An old house sat on the edge of a small, sleepy town. Some said it had been long abandoned, others believed it was home to a ghost. The walls were decked with cobwebs, the paint sour and chipped. The town’s oldest resident claimed that the house had stood there even when his grandfather was a baby.

No one knew who had built it, no one knew who owned it. All they knew was that the house stood proudly, with its roof made of clay tiles hardened in the sun and its windows dusty and caked with mud, yet perfectly intact.

For years, the wind had carried seeds in its pocket, dropping them into the tiny cracks found in the roof of that old house. Almost always the seeds would shrivel and die. Some did sprout into little saplings, but soon enough they too would wilt and wither away.

Yet the wind continued diligently with its little play.

One day a tiny seed sprouted and it began to slowly inch towards the sun. Tender green and delicate, it wondered if its fate was any different from the other saplings, Despite being a little apprehensive, it continued to grow. The rain arrived to nourish it and the sun fed it with bright confidence. Soon enough, it began to take root.

The roots spread in every possible direction. They crept through every crevice, reaching between the walls and beneath the flooring. They continued to spread with ferocity until the roof was destroyed. Soon enough, the walls crumbled and the windows shattered and nothing remained of what had once been a stubborn structure.

A little boy from the town was the first to notice the destruction of the house. In the debris, he spotted an old man who was  dancing along to a silent song. Despite being smeared in dust, the man danced with the joy of a million chirping birds.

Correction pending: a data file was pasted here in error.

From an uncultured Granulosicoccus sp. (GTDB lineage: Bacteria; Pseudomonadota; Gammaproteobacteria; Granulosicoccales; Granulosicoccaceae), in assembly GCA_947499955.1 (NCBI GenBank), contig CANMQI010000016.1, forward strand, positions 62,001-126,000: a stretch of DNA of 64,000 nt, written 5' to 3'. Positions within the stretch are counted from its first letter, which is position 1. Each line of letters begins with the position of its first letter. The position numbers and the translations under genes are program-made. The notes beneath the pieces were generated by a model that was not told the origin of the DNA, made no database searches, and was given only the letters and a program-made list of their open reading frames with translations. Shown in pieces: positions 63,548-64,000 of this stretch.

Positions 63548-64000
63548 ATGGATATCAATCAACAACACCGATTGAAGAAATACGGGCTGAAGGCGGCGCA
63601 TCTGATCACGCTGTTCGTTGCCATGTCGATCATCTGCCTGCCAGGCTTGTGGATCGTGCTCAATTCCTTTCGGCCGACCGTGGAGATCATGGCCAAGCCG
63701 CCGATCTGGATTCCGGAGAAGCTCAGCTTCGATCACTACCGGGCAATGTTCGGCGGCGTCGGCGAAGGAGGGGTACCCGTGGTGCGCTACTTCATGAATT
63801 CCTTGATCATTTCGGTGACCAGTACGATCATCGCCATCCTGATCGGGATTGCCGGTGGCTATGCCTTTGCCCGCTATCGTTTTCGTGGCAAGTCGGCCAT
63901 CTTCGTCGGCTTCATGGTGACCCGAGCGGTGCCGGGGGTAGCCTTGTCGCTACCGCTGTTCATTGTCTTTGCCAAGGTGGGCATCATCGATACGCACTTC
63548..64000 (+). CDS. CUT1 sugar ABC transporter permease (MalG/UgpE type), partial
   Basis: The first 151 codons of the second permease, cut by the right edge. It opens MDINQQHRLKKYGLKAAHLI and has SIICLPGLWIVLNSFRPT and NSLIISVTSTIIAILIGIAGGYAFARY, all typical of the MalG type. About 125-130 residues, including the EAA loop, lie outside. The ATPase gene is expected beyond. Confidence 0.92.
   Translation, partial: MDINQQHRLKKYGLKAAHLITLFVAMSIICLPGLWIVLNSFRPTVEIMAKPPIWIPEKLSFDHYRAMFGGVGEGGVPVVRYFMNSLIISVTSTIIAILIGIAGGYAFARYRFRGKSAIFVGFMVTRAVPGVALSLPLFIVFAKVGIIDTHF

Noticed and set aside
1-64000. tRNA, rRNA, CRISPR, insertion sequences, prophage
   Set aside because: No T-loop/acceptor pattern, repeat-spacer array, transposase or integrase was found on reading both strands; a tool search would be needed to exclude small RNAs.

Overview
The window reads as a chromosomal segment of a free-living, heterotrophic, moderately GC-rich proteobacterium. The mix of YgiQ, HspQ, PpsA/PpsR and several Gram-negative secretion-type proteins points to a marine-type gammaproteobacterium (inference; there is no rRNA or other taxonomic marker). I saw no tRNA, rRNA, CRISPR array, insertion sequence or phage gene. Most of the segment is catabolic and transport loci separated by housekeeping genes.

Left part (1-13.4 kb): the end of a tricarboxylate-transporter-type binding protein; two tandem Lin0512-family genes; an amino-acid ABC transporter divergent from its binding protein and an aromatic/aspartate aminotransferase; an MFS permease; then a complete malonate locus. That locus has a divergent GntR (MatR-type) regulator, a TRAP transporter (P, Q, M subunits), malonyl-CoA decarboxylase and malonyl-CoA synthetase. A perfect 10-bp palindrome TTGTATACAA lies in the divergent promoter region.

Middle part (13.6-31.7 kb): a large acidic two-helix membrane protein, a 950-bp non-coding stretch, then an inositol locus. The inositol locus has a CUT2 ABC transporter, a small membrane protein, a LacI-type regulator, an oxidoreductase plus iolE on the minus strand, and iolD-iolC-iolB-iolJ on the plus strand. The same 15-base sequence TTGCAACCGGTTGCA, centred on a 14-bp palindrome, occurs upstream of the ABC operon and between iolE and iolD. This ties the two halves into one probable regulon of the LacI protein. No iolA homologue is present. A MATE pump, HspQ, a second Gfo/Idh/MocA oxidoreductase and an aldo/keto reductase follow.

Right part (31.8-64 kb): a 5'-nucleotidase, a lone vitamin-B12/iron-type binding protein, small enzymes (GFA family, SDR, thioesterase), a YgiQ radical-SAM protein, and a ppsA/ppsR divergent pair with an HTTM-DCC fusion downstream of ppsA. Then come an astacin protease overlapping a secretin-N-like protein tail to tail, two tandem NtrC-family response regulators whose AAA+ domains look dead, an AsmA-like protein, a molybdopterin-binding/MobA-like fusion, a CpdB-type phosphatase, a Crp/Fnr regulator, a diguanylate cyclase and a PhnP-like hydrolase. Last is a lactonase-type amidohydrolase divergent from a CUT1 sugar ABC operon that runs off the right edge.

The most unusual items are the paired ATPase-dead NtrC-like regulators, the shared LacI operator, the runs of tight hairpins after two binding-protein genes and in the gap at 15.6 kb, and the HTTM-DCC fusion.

“Have you been inside the house all this while?” the little boy asked him.

“Oh, yes” the old man replied.

“Why?”

My boy, I too wonder why! he sang and broke into a chuckle.

I pity you. Your house is destroyed. You have nowhere to go.

He only offered a smile in response. The walls had shattered, and his house was broken. But all that remained was his to embrace.

                                                                                                                                      ***

Krishna Das, the kirtan wallah is often asked about the benefits of chanting. Each time he replies with this simple story which was first narrated by Sri Ramakrishna. The ancient house is our sense of self, the conception of our individual existence. The seeds are the names of the beloved, the encapsulation of divinity. We never know when the conditions will be right for a seed to take root. All we can do is rest in the faith that one day, it will.

For now, my house stands tall. Proud and pompous. But I can feel the faint creepers that have begun to take hold. The name feels sweet in my mouth. I nibble on its sweetness; a little here, a little there. Still unprepared to devour it whole.

It will take its own time, through seasons and suffering until one day the roots begin to spread. Then the stubborn structure will begin to shake and the walls will fall apart. The outside will blend with the inside and the ‘you’ will mingle with the ‘I.’ We will then sit admiring the wreckage, marvelling at the cosmic prank.

Until then, all we can do is continue calling out.

As the famed saint of Nibkarori once said:

“Go on singing your fake Ram-Ram. One day, the real Ram will arrive at your door.”

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